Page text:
It's great that you start your online business and I love first-time Founders. The power and the spirit that is running in their body. They're true believers focused on creating a better future powered by better ideas to make them successful. They're ready to start a business, the possessed with the passion and the grit to enter the arena and do battle with the specters of failure and loss.

And when they succeed, they change the world and their bank balances are flooding with money.
But first, you have to make it right. Whatever, the path you are choosing to build a business you will find make a lot of mistakes, and it's good to make mistakes. You will learn from your mistake, but the thing is a lot of times, they make the same mistake others have made before. 

It's good to make a mistake and learn from them but, it's better if you learn from others mistake, right.

So playing crossing guard, here are some common mistakes first-time founders should seek to avoid as they head eagerly into the traffic flow:

1. Taking the wrong advice.

Talk is cheap, or as William Shakespeare wrote in Othello, “mere prattle without practice.” Those are words to live by in Silicon Valley where startup advice is plentiful but most of it is wrong. It’s a truism that most people with valuable insights are in very high demand while those with plenty of time to dispense advice typically don't have much value to impart. When taking advice, consider the source, and weight your response proportionally.

2. Ignoring the risk of the market.

Ignoring the risk of the market is the biggest mistake of why a business fails. Most people put their effort into perfecting their technology platforms, which is a good thing but you should give more effort into researching the market. Max Finger and Oliver Samwer’s America’s Most Successful Startups: Lessons for Entrepreneurs explains, “Many startups burn through a lot of cash with a product or technology searching for a solution.” But it’s being wrong about the market, not the technology, that’ll kill you. A better approach, say the authors, is to take six months to talk with potential customers to understand their needs and validate your idea.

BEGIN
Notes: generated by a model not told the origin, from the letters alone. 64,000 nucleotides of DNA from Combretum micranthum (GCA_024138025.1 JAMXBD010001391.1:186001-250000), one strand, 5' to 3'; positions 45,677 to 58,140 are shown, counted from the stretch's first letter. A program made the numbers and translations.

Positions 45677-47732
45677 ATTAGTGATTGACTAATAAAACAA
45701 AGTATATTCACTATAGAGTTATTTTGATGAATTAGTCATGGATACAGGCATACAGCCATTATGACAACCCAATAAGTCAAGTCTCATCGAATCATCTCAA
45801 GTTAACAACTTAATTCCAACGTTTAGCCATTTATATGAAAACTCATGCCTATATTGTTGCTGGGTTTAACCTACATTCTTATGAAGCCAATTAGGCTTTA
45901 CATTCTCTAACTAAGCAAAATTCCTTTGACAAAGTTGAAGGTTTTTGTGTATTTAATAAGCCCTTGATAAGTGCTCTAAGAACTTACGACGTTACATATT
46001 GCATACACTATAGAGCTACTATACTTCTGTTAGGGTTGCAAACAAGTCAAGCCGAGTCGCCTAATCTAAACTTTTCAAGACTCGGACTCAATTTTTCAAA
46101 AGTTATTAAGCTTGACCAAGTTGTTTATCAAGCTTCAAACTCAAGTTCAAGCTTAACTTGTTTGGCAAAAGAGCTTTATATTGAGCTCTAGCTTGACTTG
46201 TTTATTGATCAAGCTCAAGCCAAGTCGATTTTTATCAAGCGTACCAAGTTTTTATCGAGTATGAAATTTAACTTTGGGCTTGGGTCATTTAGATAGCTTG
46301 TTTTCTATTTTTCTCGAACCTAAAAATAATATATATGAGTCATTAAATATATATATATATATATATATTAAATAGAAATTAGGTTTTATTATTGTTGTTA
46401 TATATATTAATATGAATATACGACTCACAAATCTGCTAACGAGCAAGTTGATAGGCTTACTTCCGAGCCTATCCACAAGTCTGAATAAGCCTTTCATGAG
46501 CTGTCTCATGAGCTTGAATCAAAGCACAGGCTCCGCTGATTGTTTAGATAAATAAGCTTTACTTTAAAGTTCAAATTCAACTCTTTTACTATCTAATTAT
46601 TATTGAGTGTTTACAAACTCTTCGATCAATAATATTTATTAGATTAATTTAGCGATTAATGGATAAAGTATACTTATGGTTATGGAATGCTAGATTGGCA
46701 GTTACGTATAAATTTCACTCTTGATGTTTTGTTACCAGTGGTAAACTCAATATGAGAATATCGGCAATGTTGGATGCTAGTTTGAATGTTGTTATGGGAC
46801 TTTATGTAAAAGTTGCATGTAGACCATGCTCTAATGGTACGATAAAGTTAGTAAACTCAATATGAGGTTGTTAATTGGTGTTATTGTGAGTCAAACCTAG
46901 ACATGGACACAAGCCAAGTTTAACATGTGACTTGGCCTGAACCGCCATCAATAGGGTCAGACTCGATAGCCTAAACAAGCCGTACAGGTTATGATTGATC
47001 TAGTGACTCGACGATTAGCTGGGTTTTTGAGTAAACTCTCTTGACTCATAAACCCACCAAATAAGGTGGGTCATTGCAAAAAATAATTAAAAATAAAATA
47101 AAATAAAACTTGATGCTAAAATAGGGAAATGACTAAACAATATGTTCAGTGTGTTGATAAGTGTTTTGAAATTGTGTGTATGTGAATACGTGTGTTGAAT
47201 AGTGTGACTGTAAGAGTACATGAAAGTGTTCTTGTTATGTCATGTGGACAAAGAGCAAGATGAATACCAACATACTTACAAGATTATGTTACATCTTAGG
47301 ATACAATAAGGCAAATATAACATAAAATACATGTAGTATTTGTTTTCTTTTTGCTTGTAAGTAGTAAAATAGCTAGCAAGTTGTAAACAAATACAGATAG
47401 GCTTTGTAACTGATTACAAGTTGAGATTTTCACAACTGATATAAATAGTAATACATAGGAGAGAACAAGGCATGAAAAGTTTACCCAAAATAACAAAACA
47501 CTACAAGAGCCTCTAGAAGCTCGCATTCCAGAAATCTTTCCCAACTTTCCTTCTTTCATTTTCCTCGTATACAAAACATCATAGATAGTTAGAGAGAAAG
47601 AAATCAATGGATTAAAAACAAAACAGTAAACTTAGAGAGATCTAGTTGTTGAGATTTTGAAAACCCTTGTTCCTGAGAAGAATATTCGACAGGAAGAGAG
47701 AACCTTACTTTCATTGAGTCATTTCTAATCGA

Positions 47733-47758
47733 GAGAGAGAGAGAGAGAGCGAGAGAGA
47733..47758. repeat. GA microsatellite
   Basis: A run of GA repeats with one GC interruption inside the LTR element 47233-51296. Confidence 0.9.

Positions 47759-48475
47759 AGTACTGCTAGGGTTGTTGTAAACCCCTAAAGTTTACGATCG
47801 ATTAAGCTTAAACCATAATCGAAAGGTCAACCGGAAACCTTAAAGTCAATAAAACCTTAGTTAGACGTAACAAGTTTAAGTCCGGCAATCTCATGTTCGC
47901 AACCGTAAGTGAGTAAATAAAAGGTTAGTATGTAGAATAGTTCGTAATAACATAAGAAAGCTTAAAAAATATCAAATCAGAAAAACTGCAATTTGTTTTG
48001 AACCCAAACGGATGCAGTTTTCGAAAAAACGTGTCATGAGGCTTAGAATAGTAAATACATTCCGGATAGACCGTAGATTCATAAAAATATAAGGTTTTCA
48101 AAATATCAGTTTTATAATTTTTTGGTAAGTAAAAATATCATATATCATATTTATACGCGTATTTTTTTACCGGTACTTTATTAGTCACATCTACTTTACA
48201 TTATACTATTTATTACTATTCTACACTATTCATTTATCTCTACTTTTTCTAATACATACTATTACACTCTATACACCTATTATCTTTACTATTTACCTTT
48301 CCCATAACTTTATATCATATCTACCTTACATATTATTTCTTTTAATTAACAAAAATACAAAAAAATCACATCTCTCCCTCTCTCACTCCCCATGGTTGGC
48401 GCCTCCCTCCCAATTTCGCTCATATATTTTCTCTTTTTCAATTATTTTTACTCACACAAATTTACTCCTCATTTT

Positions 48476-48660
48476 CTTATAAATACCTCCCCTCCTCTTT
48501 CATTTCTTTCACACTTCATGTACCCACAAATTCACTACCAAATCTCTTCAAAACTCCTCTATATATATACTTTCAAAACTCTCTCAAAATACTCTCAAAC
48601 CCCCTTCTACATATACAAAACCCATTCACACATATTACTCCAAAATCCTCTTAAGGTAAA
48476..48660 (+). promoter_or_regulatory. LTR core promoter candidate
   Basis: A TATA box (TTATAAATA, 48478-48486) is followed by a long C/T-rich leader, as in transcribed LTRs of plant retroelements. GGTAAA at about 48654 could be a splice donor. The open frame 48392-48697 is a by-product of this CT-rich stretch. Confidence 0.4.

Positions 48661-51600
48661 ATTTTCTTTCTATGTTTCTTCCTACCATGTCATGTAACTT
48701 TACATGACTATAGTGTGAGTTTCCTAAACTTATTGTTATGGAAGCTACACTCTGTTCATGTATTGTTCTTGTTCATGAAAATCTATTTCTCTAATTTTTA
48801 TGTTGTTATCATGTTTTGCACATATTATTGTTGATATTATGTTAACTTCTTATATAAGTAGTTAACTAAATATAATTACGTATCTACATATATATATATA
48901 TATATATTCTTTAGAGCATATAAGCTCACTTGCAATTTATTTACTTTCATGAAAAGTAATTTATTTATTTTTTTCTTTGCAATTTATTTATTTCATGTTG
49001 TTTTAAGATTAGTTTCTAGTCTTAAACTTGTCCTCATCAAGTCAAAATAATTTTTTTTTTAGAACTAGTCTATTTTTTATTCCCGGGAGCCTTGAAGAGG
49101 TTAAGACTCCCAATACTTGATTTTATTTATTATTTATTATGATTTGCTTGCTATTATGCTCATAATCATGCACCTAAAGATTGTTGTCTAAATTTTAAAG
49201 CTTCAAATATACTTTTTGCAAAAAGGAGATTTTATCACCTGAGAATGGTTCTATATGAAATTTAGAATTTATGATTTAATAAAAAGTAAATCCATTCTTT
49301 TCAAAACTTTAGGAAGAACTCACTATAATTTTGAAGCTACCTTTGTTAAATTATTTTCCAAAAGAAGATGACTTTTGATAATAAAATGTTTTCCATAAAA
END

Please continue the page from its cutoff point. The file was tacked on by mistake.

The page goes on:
3. Going too fast.

New Enturprenure thinks that putting a lot of work and going too fast is going to make them a pile of money. But the reality is something different, everything needs time to grow, whether a living being, a relationship or your business everything needs time. The passion and power sometimes lead their business towards the path of failure. Take one step at a time and be sure to celebrate the major accomplishments and milestones along the way.

4. Overestimating the challenge of seed funding.

It’s not that hard to raise seed capital, so founders should not be too self-congratulatory that a hot seed fund has invested. Very few companies have ever succeeded just because they had the right names in their cap table.

5. Mental fatigue.

New founders feel enormous pressure. Many of them want to work like Elon Musk 80 hour plus weeks and sometimes they can't get enough sleep what they need. They overworked, stressed out, and that takes a toll on both creative and analytical capacity that they often don’t sense until it’s too late. Founders need ballast—something to care about that’s unrelated to work—so that the inevitable disappointments don't become crisis points. You got some passion for work, great but you should know that your body might not handle your passion.

Nobody’s got a magic formula for first-time founder success. But if they can de-risk their company’s path forward by avoiding these eight mistakes, the chances of achieving that world-changing vision increase materially.

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